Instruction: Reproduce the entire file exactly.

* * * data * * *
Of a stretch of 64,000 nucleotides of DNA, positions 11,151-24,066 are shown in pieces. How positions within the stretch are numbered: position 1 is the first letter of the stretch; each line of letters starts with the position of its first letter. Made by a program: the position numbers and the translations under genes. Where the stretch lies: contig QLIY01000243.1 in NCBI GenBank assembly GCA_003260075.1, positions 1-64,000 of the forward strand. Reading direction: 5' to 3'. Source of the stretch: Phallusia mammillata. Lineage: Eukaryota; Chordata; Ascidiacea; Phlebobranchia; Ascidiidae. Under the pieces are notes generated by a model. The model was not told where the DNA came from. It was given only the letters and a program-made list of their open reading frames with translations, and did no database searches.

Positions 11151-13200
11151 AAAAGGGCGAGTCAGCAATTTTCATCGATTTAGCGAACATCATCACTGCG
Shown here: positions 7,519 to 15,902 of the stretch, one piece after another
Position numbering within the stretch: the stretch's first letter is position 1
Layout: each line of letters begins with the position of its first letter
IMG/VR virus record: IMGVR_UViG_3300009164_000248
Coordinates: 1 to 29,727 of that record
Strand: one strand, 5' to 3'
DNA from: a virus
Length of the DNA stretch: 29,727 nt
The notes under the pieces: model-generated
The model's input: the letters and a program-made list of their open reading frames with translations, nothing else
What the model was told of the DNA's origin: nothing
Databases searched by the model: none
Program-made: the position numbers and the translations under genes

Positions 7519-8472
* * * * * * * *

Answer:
Of a stretch of 64,000 nucleotides of DNA, positions 11,151-24,066 are shown in pieces. How positions within the stretch are numbered: position 1 is the first letter of the stretch; each line of letters starts with the position of its first letter. Made by a program: the position numbers and the translations under genes. Where the stretch lies: contig QLIY01000243.1 in NCBI GenBank assembly GCA_003260075.1, positions 1-64,000 of the forward strand. Reading direction: 5' to 3'. Source of the stretch: Phallusia mammillata. Lineage: Eukaryota; Chordata; Ascidiacea; Phlebobranchia; Ascidiidae. Under the pieces are notes generated by a model. The model was not told where the DNA came from. It was given only the letters and a program-made list of their open reading frames with translations, and did no database searches.

Positions 11151-13200
11151 AAAAGGGCGAGTCAGCAATTTTCATCGATTTAGCGAACATCATCACTGCG
Shown here: positions 7,519 to 15,902 of the stretch, one piece after another
Position numbering within the stretch: the stretch's first letter is position 1
Layout: each line of letters begins with the position of its first letter
IMG/VR virus record: IMGVR_UViG_3300009164_000248
Coordinates: 1 to 29,727 of that record
Strand: one strand, 5' to 3'
DNA from: a virus
Length of the DNA stretch: 29,727 nt
The notes under the pieces: model-generated
The model's input: the letters and a program-made list of their open reading frames with translations, nothing else
What the model was told of the DNA's origin: nothing
Databases searched by the model: none
Program-made: the position numbers and the translations under genes

Positions 7519-8472